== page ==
The merging of the economic and the political power of big nuclear corporations

Big money, nuclear subsidies, and systemic corruption, Bulletin of the Atomic Scientists, By Cassandra JefferyM. V. Ramana | February 12, 2021,  ”………… the long-term impact of legislation that favors nuclear energy firms involves the great economic and political power that these large utilities possess. To better understand the basis of the economic power of these corporations, we analyzed financial data from electric utilities listed on the New York Stock Exchange (NYSE) between 1970 and 2019 on the standard Compustat database.

The first trend that is evident is one of increasing market concentration. From the 1970s through to the mid-1990s, there were roughly 80 to 85 companies listed in this sector on the NYSE. By 2000, that number had dropped to 56. The reason was a series of mergers and acquisitions through which large companies absorbed smaller companies. For example, Commonweath Edison became part of Unicom in 1994. Unicom and the Philadelphia Electric Company merged in 2000 to form Exelon. Similar mergers and acquisitions have continued, and by 2019 there were only 36 utility companies operating in the United States.

Measured through their market capitalization values, these 36 corporations are not equal. By and large, the corporations with the largest market cap values are the ones that own nuclear plants. Exelon is a good example, owning 17 of the 94 nuclear units that are operating in the United States as of November 2020. In 2019, Exelon’s average market capitalization was $44.3 billion. But Exelon is by no means the largest utility. Nextera Energy ($118 billion), Dominion ($69 billion), Duke ($67 billion), and American Electric ($47 billion) dominate the industry in terms of market capitalization. All of these five companies had a higher market capitalization in 2019 than the largest utility that did not own nuclear plants: Sempra Energy ($44.1 bn).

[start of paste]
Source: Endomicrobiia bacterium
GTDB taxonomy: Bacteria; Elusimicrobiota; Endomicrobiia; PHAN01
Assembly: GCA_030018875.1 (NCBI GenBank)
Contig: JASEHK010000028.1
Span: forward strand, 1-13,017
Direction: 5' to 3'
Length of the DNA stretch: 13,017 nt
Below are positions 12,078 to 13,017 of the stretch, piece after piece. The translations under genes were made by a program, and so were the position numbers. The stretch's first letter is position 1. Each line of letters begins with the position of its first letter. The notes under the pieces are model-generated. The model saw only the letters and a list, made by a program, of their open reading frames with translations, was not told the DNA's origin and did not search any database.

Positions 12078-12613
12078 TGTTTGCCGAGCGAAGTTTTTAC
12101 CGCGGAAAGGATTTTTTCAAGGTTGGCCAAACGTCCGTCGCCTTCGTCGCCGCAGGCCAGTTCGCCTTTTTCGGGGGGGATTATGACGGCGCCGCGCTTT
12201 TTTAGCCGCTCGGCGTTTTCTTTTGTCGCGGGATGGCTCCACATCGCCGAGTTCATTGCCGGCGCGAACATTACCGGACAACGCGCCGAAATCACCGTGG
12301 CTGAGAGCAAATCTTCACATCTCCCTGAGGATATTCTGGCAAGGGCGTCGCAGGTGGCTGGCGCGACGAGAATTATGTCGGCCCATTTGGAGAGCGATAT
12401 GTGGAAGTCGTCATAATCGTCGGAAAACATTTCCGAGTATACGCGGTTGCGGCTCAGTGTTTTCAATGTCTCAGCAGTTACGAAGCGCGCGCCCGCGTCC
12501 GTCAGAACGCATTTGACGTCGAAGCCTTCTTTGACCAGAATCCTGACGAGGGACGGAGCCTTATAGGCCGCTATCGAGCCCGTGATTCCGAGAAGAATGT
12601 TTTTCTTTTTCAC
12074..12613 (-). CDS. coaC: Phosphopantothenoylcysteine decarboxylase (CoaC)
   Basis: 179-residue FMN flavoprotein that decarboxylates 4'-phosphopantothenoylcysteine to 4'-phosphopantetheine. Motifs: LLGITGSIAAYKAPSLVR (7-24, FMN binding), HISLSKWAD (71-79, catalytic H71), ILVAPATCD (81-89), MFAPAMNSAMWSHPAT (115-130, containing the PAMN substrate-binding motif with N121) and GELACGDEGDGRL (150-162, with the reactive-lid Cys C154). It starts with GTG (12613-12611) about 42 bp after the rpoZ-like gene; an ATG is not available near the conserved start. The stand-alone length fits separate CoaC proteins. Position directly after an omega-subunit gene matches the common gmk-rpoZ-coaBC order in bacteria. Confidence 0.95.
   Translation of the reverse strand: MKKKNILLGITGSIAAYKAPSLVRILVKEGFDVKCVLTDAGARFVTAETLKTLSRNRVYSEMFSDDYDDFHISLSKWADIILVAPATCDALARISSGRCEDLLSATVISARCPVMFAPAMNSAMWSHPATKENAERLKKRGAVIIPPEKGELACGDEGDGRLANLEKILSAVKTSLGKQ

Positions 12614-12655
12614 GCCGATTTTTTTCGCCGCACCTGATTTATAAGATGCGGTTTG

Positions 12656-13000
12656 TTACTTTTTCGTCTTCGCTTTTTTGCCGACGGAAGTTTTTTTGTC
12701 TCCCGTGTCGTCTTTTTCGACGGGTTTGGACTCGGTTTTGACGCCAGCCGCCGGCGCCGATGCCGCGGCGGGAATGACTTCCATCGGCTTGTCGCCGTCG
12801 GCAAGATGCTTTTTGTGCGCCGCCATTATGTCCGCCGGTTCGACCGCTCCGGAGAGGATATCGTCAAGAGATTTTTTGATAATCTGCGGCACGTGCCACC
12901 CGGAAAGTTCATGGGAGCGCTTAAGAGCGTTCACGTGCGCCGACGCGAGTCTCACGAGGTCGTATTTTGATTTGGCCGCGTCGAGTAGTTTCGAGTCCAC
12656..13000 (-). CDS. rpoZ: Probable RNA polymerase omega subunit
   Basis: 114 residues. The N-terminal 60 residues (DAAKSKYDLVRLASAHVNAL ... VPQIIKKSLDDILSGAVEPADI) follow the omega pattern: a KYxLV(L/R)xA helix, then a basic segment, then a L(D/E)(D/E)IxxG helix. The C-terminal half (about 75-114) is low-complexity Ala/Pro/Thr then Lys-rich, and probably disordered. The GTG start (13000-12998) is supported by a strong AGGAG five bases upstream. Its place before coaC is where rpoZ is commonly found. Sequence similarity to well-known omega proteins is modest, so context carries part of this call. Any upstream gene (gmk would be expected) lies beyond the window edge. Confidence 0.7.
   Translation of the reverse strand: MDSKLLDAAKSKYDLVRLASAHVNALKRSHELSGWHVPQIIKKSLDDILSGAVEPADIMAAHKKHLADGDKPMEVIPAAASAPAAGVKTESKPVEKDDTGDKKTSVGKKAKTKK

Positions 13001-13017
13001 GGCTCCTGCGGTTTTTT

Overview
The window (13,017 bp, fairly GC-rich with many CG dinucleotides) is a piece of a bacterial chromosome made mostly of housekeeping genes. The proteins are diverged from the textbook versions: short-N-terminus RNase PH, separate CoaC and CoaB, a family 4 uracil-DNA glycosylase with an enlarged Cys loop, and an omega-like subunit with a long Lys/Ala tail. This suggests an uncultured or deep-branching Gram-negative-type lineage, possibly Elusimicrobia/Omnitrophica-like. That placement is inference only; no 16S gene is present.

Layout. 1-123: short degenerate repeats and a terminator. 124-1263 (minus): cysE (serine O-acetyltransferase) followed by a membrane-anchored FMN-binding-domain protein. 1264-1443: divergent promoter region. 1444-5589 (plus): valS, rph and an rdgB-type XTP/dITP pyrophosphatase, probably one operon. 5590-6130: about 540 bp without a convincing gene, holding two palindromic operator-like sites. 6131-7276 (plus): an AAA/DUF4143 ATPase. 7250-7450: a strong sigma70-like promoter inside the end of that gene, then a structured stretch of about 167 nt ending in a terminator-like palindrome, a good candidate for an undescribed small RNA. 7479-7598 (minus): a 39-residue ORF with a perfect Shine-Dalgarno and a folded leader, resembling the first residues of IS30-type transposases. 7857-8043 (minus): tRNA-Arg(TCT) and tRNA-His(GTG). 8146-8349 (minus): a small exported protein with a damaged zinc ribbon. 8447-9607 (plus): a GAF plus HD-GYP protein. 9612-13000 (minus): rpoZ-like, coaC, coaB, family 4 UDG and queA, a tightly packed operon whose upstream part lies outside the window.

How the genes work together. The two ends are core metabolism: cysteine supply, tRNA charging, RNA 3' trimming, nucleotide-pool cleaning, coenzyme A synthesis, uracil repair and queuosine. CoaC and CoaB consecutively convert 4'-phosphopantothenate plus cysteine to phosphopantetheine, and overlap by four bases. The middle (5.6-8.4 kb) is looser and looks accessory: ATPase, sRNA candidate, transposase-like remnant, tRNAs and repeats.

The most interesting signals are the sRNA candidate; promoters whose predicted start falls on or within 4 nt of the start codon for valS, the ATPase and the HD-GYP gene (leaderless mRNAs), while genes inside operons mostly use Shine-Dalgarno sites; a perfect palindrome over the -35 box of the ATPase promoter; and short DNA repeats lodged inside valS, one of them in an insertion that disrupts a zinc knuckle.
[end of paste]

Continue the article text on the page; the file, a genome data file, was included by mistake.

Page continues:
Over the last six years, when there have been no mergers or acquisitions among these companies, 11 out of the 14 companies that own nuclear assets have consistently held market capitalization values well above the median (based on 36 companies in all). Two of the remaining three hover near the median value, sometimes higher, sometimes lower. (The one remaining utility, El Paso, was recently bought out by JP Morgan, and will no longer be a publicly traded company.) On the whole, companies with nuclear plants have recorded larger market capitalization values than the median of 22 utilities that don’t own nuclear assets.

The legislative means used to take money away from electricity consumers and bail out economically failing nuclear plants owned by these large corporations helps further their market power, as illustrated by Dominion’s value rising from $49.5 billion in 2018 to $69.4 billion in 2019. While it is well known that wealthy corporations have a lot of political power, it seems from these examples that the converse might also be true: The political power enjoyed by these large corporations is at the root of their economic power. Indeed, as political economists Jonathan Nitzan and Shimshon Bichler have argued at length, the standard economic concept of capital symbolizes “organized power writ large,” challenging the conventional division between politics and economics. The various bills passed in state legislatures offer a political assurance to investors that revenues for these utilities are assured for the foreseeable future, which naturally translates into higher stock prices and market capitalizations.………

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